Go Ask Ernie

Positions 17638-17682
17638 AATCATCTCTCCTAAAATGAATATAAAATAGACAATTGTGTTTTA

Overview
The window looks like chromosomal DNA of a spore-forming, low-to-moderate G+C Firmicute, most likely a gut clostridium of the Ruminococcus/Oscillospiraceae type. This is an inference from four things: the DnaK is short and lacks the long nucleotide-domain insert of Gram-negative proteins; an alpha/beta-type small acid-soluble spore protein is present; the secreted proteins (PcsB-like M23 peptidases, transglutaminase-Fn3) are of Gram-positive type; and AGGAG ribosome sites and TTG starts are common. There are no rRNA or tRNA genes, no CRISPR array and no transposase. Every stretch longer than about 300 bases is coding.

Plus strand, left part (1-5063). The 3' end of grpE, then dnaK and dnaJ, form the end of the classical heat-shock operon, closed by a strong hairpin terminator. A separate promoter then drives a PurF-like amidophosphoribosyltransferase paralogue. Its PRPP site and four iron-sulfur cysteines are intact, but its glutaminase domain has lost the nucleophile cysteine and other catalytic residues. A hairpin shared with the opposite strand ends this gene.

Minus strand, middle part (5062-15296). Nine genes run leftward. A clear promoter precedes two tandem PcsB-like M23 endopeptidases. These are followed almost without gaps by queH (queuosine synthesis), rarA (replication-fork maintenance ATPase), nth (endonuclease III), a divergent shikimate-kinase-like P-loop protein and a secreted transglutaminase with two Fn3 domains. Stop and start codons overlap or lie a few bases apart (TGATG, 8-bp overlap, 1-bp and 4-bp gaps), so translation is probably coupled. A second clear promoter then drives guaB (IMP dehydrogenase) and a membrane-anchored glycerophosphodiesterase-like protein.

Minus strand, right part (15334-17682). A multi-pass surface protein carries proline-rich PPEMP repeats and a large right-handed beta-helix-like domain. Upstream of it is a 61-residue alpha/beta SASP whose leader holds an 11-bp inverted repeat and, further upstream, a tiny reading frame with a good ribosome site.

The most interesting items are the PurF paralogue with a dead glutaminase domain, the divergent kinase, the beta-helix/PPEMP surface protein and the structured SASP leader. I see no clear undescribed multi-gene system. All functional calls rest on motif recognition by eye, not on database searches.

Small businesses are tapping world-class consultants from their PCs. In May, Ernst & Young launched Ernie, an online service that answers E-queries from clients within two days. Now, outfits from resume shops to big law firms are planning ways to deliver their services over the Internet. "It's the new paradigm for consulting," says Susan Tan, an analyst at International Data Corp. But there are pitfalls. Half of Ernie's target customers--companies with $25 million to $200 million in revenue--are unwired. And even some of those who are balk at the price: $6,000 a year. "Every month we get the bill, we ask ourselves if it's worth it," says Chris Strom of the New York office of Hellmuth, Obata & Kassabaum, an architecture firm that uses Ernie to research its clients' industries. Lyle DeWitt of Trinet Employer Group in San Leandro, Calif., counters: "I don't know how Ernie makes money." On average, he alone asks two questions a day.
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